Chilli weight loss

According to the World Health Organisation around 33 per cent of the world’s population are overweight or obese. Perhaps it is all these people heading to the beach that is tilting the planet off its axis toward the sun causing climate change? That might be an exaggeration but the sheer size of that statistic, in all senses, is staggering and finding ways to keep fat off is not just a cosmetic indulgence but a public health necessity. There are all sorts of ways to avoid becoming overweight, you might consider eating less and exercising more, but a new study suggests that chilli might be able to help at the cellular level.

The benefits of chilli peppers in this case come down to capsaicin, a chemical which, when consumed, increases heart rate, induces sweating, increases the sensitivity of nerve endings, and stimulates the release of endorphins (sound familiar? No wonder chilli has a reputation as an aphrodisiac). In this study however, the researchers were looking at the effect of chilli on fat cells.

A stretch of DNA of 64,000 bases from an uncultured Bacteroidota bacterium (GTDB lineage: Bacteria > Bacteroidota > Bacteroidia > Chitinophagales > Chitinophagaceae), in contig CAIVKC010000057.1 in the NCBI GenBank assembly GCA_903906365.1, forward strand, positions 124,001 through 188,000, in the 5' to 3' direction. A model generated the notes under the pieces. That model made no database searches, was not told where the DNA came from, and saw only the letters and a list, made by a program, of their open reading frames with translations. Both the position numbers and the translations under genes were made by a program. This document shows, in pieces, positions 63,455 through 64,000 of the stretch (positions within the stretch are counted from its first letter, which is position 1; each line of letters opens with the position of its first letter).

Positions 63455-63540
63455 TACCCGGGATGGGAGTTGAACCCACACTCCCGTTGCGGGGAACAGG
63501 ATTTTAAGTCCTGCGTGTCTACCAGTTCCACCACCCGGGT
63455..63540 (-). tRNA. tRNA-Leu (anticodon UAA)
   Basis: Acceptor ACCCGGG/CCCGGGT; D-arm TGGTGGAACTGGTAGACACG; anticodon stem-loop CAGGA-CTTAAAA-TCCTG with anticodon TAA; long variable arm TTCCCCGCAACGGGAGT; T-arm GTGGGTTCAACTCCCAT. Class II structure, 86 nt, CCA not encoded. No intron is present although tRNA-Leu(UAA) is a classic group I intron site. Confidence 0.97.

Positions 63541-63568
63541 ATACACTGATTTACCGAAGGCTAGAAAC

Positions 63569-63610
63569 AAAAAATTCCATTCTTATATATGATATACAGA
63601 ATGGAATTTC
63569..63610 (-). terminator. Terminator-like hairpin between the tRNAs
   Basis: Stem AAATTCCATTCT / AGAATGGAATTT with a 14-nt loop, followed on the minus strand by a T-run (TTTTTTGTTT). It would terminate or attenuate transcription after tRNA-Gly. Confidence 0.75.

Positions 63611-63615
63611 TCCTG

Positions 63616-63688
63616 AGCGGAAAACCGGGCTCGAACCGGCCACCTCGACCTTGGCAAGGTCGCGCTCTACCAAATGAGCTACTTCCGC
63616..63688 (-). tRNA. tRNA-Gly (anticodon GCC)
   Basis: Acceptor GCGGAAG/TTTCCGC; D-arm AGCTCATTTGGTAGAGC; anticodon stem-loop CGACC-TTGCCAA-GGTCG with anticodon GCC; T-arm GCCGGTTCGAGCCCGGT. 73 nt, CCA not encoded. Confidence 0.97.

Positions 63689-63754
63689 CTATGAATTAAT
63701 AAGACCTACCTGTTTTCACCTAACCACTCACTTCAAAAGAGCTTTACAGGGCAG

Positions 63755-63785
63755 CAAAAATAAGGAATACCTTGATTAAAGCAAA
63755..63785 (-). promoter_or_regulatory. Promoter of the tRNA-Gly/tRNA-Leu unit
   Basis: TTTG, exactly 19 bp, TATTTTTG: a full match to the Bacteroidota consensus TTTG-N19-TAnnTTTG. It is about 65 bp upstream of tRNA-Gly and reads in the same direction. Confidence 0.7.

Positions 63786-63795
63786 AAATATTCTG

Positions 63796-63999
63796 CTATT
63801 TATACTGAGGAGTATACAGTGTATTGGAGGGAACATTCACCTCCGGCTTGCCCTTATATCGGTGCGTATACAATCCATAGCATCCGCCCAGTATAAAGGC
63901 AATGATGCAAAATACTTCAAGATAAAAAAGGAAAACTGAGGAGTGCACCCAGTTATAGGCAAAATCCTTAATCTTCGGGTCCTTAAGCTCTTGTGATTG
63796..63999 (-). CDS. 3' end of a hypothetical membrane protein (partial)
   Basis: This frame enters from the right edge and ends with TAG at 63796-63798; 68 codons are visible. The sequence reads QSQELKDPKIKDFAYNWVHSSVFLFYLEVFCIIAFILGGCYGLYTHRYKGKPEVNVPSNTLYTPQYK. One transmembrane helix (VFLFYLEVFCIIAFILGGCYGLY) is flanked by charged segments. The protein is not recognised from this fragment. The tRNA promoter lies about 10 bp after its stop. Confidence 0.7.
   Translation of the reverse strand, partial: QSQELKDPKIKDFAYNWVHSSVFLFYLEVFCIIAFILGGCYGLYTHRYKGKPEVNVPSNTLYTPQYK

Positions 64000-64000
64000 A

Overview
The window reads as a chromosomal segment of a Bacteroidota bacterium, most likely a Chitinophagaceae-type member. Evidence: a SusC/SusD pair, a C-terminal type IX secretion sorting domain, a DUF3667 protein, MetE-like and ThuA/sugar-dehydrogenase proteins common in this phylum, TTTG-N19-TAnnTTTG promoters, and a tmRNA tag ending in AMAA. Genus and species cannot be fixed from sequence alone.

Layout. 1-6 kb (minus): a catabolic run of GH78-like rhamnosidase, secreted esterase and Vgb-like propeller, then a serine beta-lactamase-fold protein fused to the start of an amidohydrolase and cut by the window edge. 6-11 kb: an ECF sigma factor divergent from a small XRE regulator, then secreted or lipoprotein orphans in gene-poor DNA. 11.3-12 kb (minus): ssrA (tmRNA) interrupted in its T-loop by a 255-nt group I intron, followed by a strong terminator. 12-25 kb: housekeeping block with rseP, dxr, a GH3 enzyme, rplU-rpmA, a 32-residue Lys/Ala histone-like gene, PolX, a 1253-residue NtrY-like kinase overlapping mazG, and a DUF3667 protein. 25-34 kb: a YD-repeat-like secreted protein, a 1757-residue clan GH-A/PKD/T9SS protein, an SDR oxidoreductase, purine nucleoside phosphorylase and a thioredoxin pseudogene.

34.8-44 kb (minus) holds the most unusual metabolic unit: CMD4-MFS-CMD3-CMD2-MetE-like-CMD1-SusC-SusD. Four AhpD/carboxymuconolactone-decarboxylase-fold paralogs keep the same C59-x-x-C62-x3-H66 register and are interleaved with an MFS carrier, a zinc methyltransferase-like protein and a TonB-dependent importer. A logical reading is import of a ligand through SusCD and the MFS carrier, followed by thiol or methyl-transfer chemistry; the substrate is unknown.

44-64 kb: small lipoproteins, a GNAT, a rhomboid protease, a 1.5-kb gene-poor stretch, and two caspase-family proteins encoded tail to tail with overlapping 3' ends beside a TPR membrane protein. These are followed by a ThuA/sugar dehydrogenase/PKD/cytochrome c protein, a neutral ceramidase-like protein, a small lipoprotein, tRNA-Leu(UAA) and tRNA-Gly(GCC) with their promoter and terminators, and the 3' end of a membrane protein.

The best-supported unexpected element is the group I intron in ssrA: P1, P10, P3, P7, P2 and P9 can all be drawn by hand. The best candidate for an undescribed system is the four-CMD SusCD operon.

In your body white fat cells store energy while brown fat cells act as machinery to burn fat, meaning that brown fat cells have a “thermogenic” action. By feeding a high fat diet and capsaicin to mice the researchers were able to discover that capsaicin activates a receptor on white and brown fat cells called TRPV-1 (transient receptor potential vanilloid 1). When capsaicin represented 0.01 per cent of the total diet by its action on TRPV-1 it was able to stimulate thermogenesis and prevent weight gain even in the presence of a high fat diet.

No-one is suggesting that you should eat enough chilli to make capsaicin 0.01 per cent of your diet; that might make you lose weight but no-one would ever see you to know because, unless you had an iron-clad digestive tract, you’d be spending most of your time on the toilet lathered in sweat. Of course, the researcher behind this study is busily submitting a patent for a drug delivery system to allow the benefits of capsaicin to be felt without the heat of the chilli.

It is always and ever however, better to use your food as your medicine and your healing. This is true psychologically as well as physically. So while you might not be able to eat enough chilli to get the effects found in this study you can eat some and that will do some-thing. Large enterprises are made of small steps.

Terry Robson

Terry Robson

Terry Robson is the Editor-in-Chief of WellBeing and the Editor of EatWell.

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